Eugene Weekly : Gardening : 10.14.10


Backyard Asparagus 
A good bed will produce for 15 years
By Rachel Foster

Europeans have a preference for fat, white asparagus spears, usually canned. I prefer mine green, thin and fresh. White asparagus is not a special kind. It has been blanched by piling soil over the emerging shoots. Light turns the spears green. Diameter, in turn, has less to do with variety than with the age of the patch and when the spears are harvested. Early in the season, spears are fatter. I’ve heard that the fattest spears are produced only for a plant’s first few years of productivity, from primary buds. A well prepared bed can be productive for 15 years.  

I like to eat asparagus, but until I visited Tom and Victoria Schneider’s garden a few years ago, I had not thought very much about how to grow it. It was the end of March, and the Schneiders’ 5-year-old asparagus bed was putting up big, fat spears. Tom Schneider picks all the shoots until they diminish to the thickness of a pencil. That’s almost two months of a delectable gourmet treat, which no doubt makes the initial work and wait worthwhile. 

Asparagus is usually planted in the form of dormant crowns, available at garden centers in early spring. But the best time to prepare a new asparagus bed is now, when soils are at their most workable. Our climate is not the best for growing asparagus, since wet winter soil can cause the roots to rot. The plants prefer deep, rich soils that drain well in winter. The surest way to achieve that is to build a raised bed. Steve Solomon, creator of Territorial Seed Co. and author of Growing Vegetables West of the Cascades, suggests it should be four feet high and wide, but many gardeners grow asparagus successfully in beds lower and narrower than that.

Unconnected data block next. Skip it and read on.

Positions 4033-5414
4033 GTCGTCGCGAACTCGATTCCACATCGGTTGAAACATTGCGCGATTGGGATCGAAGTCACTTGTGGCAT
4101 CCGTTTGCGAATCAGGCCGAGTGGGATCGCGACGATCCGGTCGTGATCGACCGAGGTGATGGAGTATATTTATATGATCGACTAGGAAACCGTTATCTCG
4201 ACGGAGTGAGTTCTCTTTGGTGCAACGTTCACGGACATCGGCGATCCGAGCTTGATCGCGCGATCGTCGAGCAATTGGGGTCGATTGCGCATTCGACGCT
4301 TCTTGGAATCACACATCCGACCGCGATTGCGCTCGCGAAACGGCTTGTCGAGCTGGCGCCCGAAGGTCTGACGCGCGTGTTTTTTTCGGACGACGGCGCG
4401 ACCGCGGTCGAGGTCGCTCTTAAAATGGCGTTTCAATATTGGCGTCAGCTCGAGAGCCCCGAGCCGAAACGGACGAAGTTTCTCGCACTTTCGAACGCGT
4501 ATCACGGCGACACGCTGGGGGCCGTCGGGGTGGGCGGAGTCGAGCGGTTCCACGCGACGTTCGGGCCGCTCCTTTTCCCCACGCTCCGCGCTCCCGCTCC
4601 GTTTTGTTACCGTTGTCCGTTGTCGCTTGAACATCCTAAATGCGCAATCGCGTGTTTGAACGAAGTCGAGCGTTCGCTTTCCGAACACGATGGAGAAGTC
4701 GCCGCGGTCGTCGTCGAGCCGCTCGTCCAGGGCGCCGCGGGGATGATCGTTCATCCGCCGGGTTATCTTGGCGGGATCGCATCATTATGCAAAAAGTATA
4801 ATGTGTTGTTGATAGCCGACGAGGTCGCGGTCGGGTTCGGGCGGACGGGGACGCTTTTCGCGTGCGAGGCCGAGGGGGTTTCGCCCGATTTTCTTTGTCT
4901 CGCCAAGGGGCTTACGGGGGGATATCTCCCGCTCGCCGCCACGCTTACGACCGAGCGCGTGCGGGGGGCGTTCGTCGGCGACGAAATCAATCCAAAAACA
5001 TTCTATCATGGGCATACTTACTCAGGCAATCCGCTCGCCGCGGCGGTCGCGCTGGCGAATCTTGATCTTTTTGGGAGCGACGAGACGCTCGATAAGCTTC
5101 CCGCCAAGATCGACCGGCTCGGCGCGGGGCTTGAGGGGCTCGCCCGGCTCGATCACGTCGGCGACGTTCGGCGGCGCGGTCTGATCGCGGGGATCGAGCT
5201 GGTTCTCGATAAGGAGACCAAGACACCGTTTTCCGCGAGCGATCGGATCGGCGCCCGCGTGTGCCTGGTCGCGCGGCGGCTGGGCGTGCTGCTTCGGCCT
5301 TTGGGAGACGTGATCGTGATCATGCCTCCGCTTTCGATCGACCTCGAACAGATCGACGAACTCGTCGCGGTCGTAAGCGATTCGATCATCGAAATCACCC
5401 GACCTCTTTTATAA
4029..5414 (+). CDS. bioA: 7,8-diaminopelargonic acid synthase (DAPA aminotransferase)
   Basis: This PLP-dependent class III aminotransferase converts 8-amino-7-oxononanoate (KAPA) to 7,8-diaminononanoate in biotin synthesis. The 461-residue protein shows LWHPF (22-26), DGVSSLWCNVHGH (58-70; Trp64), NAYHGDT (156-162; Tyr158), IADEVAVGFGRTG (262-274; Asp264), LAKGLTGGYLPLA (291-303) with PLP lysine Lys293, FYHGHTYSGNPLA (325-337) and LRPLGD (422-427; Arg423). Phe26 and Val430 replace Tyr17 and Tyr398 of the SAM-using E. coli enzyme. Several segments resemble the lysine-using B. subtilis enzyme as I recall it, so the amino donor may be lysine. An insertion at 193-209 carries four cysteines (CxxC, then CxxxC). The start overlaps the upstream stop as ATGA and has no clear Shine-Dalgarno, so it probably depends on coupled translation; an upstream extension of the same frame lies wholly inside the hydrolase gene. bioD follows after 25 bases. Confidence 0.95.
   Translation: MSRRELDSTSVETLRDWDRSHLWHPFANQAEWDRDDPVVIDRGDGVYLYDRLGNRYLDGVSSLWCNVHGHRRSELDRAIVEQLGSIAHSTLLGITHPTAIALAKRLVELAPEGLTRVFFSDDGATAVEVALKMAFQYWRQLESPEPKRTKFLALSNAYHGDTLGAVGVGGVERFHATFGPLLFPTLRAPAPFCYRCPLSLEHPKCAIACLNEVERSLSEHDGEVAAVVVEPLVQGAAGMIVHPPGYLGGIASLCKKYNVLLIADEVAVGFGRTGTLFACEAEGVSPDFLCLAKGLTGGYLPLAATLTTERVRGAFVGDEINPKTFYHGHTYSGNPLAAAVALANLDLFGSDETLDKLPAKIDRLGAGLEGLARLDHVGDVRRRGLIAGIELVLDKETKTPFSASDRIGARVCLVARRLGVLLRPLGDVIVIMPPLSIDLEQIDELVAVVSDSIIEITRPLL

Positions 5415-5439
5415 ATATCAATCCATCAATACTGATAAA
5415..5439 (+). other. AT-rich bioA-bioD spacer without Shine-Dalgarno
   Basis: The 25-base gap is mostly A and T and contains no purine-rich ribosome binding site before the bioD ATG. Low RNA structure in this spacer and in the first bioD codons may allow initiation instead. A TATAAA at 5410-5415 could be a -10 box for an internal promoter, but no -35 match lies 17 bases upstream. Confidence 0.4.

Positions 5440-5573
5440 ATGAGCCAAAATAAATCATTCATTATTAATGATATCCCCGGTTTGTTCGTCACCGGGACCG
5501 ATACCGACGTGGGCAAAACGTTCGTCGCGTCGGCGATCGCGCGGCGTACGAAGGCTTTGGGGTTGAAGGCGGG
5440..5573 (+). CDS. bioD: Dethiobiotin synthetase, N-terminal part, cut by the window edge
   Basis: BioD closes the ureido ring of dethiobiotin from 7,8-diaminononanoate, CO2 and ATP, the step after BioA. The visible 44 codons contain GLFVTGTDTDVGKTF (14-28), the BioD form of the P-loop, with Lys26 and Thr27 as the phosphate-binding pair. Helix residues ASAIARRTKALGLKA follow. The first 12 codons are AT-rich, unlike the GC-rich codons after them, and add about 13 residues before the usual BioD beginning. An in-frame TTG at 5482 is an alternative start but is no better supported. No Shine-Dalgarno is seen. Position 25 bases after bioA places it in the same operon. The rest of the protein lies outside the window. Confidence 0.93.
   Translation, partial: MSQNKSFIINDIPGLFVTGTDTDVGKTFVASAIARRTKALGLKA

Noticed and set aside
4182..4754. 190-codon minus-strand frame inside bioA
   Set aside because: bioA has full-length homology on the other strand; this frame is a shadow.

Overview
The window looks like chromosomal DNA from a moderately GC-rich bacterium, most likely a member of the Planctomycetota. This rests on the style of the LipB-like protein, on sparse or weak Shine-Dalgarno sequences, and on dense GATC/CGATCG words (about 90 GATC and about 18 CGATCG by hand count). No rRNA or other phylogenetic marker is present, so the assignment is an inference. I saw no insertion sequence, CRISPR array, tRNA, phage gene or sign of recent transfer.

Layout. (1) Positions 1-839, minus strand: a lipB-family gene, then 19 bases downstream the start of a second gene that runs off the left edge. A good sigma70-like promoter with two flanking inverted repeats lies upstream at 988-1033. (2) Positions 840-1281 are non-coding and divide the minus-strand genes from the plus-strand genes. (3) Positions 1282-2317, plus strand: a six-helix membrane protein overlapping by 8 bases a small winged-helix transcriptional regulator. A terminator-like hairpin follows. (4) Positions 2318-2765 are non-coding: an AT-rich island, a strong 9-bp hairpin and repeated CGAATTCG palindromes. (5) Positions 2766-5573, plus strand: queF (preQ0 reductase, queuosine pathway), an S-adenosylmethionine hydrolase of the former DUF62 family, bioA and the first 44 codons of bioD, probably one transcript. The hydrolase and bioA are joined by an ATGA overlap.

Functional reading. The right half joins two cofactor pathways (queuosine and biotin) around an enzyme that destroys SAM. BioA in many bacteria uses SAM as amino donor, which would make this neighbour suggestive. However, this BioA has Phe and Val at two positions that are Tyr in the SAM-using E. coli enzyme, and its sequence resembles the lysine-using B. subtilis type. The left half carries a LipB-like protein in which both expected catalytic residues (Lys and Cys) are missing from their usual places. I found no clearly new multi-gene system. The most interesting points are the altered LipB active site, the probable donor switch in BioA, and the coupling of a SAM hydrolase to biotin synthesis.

Books recommend that you plant asparagus on the west or north side of the garden so that it will not shade other crops. Tom Schneider‘s bed is up against a south facing fence. “One of the things I like about that location,” he says, “is that it catches the early spring sun and warmth. Also, after harvesting is over and the ferns are growing, I can rope them up against the fence to keep them out of the path and out of the more productive areas of the garden.”

Start by building a raised bed, with or without boards, of purchased sandy loam or your own good, weed-free soil. Work in as deeply as you can an inch or two of compost, a pound of dolomite lime and a pound of rock phosphate or bonemeal per 10 feet of row. Cover the new bed with more compost or leaves, and perhaps with a tarpaulin to keep it dry over the winter. Since an asparagus bed is a long-term proposition, it should start out free of all perennial weeds and be weeded religiously thereafter.

Recommended planting times vary from February  to April, taking into account the condition of the soil. There is no advantage to planting the crowns early in cold, wet soil, because they won’t grow until the soil warms, and they are more susceptible to rot if exposed to cold, wet soil too long. In spring, work in a cup and a half of complete organic fertilizer per 10 feet of row. Dig a wide trench no deeper than 5 or 6 inches. (Deeper planting was suggested at one time, but research has shown that the deeper planting reduces the yield.) Space the crowns about a foot apart in the row and spread out the roots. Backfill the trench part way; add more soil as the shoots extend. 

The crowns you buy will be a couple of years old, and it will be a couple more before you should harvest anything. Let all the shoots develop into tall, feathery “ferns.” By the third year after planting, the shoots should be thicker and more numerous, and you can harvest them for about three weeks, snapping off the shoots at soil level. 

In a wet climate like ours, Schneider and others suggest that the top growth should not be allowed to winter over. Cut down the ferns in November or December and mulch the row heavily with manure or compost. Asparagus will not do well if the pH is less than 6.0, so every few years you will need to add another pound of lime per 10 feet of row, in the fall. After the spring harvest, fertilize with 1-2 cups of organic fertilizer per 10 row feet. Asparagus is a heavy feeder! 

Rachel Foster of Eugene is a writer and garden consultant. She can be reached at